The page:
The Problem

The equipment which is needed to operate the plant was designed and built in Japan. Although the Diamond-Star plant was closely patterned after a plant in Japan that makes the Mitsubishi Mirage, a car which uses the same drive train and major chassis components as the Plymouth Laser and Mitsubishi Eclipse, the equipment was specially designed and manufactured for use by Diamond-Star and replacement equipment is not available, except by rebuilding from the ground up. Some of the equipment, notably two 3,700-ton multi-stage Komatsu presses, would take at least a year to reproduce and then several weeks or even months to ship and reinstall in the plant.

Although there were no disasters, the whole project was overshadowed by the specter of a ship laden with a gigantic Komatsu press or a load of chassis kits sinking in the Pacific, delaying the start-up of plant operations and leaving the company without the revenues it needed to pay its staff and make its debt service/rent payments. To survive, the company had to have its equipment in place and ready to produce cars at the scheduled time and it had to stay in business, which meant that it also had to have a steady and dependable supply of chassis kits from Mitsubishi. Thus, Diamond-Star has been dependent from the beginning on a thin and fragile pipeline, in the form of an endless line of ships running from Japan with a railroad link to Illinois.

The automobile business is volatile and highly competitive. It is subject to great public enthusiasms and fierce loyalties, but it is also subject to rapid changes in taste and attitudes and great impatience with delays. If the car you make, which people want today is not available today, especially if it is an unproven and unknown car, they will buy something else.

If a new car is going to succeed, it has to ride in on a wave of public interest and enthusiasm and it has to develop and maintain a high level of customer satisfaction and loyalty. A lot of time, money and effort is spent in generating that interest and making sure it will peak at the moment the car is introduced to the public. Nothing will dissipate it faster than a delayed introduction after a carefully orchestrated pre-introduction buildup. And once you lose it, it's almost impossible to get it back.

Besides the technological wonders of its plant, one of the outstanding strengths of Diamond-Star is its commitment to the Japanese system of teamwork and the development of a remarkable spirit of cooperation and enthusiasm which can only be maintained by practice, by people constantly working together. A protracted shutdown of the plant would also erode that spirit and detract from the efficiency of plant operations.

In short, the plant could not afford to be shut down. But it was exposed to the risk of a shutdown and severe economic loss by the very nature of the way it was equipped and supplied. Consequently, Diamond-Star faced considerable business interruption/extra expense insurance exposures.

To analyze the Diamond-Star exposures, we can look at the presentation of this ocean cargo/business interruption risk to insurers in the United States and in London. Exhibits 1-3 reflect the coordination of the manufacturers delivery schedule with the construction milestones of both the building and the plant. They also provide some idea of the logistics required to arrange the ocean and inland transportation of all equipment from Japan to the United States. Furthermore, they show the scheduling of critical equipment, the loss of which would trigger a business interruption loss.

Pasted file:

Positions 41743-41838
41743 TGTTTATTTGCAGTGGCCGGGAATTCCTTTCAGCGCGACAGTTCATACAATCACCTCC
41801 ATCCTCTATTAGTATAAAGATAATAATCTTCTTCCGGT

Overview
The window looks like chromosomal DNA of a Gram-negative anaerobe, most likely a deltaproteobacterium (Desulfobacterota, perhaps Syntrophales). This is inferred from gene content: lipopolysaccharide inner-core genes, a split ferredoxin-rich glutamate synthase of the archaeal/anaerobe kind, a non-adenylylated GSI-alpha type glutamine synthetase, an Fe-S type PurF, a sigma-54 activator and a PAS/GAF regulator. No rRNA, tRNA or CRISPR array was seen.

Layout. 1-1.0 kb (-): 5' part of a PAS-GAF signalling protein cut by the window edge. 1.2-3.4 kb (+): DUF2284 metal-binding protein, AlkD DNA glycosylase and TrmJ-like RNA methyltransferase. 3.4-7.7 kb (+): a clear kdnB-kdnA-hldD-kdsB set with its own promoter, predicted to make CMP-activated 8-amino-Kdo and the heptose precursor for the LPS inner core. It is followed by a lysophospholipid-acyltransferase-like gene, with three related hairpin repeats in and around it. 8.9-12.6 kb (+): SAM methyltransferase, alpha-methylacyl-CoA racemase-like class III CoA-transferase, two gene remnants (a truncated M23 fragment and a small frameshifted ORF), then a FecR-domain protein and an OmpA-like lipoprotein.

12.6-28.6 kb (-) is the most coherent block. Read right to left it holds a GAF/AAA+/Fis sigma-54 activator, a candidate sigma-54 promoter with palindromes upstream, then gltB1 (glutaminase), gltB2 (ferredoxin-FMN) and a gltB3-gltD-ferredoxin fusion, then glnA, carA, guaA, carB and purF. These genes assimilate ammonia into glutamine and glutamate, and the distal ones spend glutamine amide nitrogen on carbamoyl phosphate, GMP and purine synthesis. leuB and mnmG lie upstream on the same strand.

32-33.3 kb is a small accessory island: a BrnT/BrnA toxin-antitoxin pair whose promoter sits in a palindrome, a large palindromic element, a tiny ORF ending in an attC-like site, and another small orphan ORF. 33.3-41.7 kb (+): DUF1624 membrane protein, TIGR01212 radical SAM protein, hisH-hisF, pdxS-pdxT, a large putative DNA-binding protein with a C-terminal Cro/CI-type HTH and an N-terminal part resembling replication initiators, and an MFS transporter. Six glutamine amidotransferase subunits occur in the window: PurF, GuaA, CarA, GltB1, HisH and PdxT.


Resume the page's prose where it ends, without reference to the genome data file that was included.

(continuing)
In presenting the risk to underwriters, the brokers first provided a summary of pertinent information. The machinery and equipment sourced in Japan was valued at $275 million. The voyages were from Japan via Nagoya to Baltimore and Philadelphia and then over land by rail to Chicago and truck to Bloomington, IL. The marine coverage was all-risk and included war, strike, riots and civil commotions. U.S. import duty coverage was also purchased.

The business interruption insurance coverage was also on an all-risk basis. Diamond-Star chose a limit of $150 million, subject to a 30-day deductible, from the production commencement date of November 1, 1988. Each vehicle manufactured was valued at $1,791. Of that amount, $1,000 represents profit, and $791 represents continuing expenses (i.e., taxes and financing). The insurance was arranged on a valued policy form, utilizing the $1,791 per vehicle. Nine hundred thirty-one units are produced each day. The daily indemnity is $1.67 million, which translates into a $50 million monthly business interruption exposure.

Exhibit 1 lists key equipment and shows the time of shipment, as well as the recovery period required to obtain replacement equipment. The primary time for shipments on ocean vessels were from April 1987 through October 1987. The exceptions were the stamping dies, which were shipped from July 1987 through March 1988. Some welding jigs were shipped in January 1988. These late shipments of welding jigs and stamping dies were via air. Later on, it becomes evident just how critical these stamping dies and jigs are.